Monday, January 30, 2012

Research: Weak labor demand explains increase in unemployment duration

by Bill McBride on 1/30/2012 07:28:00 PM

The average duration of unemployment in the US increased sharply during the recent recession, and was still near the record high in December. One of the reasons the average has stayed high is because of a change in the measurement methodology, but even after accounting for that change, the duration is still near record levels.

Another measure - the median duration of unemployment - has declined slightly from a peak of 25 weeks in June 2010, to 21 weeks in December 2011. In the severe recession of the early '80s, the median duration peaked at 12.3 weeks, even though the unemployment rate was higher in the early '80s than during the recent employment recession.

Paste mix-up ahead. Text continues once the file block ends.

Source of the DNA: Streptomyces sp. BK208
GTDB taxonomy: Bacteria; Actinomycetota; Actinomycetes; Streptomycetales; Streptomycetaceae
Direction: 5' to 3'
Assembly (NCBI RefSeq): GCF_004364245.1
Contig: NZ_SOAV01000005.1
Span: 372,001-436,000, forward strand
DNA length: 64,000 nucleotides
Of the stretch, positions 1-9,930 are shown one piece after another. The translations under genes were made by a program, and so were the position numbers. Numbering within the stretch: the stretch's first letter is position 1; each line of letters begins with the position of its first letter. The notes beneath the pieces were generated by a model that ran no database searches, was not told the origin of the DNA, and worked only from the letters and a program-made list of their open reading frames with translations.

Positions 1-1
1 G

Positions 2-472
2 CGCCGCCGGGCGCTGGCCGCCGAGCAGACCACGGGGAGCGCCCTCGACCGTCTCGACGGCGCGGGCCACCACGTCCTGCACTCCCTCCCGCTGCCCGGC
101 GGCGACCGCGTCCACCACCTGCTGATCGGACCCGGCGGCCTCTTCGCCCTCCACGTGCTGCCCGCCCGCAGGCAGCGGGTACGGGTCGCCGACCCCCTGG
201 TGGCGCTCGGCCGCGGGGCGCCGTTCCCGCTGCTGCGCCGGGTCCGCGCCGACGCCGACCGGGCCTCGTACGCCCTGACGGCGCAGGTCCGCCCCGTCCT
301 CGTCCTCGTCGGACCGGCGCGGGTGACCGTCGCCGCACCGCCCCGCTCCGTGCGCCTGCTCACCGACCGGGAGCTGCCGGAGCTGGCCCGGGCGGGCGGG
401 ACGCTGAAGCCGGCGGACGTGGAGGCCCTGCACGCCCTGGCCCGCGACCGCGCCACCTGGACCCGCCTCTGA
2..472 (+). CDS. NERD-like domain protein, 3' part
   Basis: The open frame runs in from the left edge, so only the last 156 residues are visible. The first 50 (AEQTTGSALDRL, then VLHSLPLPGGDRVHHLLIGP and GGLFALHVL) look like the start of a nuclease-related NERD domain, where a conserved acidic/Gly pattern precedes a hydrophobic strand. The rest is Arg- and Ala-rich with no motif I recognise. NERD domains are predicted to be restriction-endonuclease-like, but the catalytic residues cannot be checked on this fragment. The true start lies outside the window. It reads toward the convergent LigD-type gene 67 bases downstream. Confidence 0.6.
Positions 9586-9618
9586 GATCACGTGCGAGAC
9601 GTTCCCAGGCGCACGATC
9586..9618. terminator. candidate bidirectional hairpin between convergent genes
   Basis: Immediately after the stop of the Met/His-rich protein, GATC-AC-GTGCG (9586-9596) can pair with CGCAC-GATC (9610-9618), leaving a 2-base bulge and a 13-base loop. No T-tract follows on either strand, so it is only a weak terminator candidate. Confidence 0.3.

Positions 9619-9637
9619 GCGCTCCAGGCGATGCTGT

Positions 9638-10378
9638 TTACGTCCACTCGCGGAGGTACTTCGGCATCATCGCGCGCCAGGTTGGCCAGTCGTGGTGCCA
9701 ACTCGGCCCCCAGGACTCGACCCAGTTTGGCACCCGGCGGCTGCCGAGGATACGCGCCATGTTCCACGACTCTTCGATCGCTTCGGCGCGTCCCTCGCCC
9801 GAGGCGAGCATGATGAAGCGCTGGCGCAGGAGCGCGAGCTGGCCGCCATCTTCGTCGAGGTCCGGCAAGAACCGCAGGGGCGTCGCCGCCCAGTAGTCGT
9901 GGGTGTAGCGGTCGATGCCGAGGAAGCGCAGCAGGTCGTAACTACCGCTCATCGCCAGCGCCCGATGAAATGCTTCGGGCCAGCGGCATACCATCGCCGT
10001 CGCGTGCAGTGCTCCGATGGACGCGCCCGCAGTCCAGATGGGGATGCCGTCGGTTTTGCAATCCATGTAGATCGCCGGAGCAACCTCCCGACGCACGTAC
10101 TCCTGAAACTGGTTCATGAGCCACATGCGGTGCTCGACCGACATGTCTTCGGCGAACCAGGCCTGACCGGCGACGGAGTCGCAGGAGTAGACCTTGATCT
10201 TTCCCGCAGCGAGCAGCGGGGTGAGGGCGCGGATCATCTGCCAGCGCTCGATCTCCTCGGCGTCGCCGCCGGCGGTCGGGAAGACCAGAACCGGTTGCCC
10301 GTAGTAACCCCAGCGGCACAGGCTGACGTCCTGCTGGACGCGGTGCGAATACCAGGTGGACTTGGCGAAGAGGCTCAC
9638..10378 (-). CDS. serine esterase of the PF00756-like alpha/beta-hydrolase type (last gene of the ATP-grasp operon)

Researchers Rob Valletta and Katherine Kuang at the San Francisco Fed look at the reasons the duration increased: Why Is Unemployment Duration So Long?

During the recent recession, unemployment duration reached levels well above those of past downturns. Duration has continued to rise during the uneven economic recovery that began in mid-2009. Elevated duration reflects such factors as changes in survey measurement, the demographic characteristics of the unemployed, and the availability of extended unemployment benefits. But the key explanation is the severe and persistent weakness in aggregate demand for labor.
This seems obvious, but it is important for policymakers to understand that the primary cause of the increase in duration is not extended unemployment benefits or changes in demographics, but weak aggregate demand.

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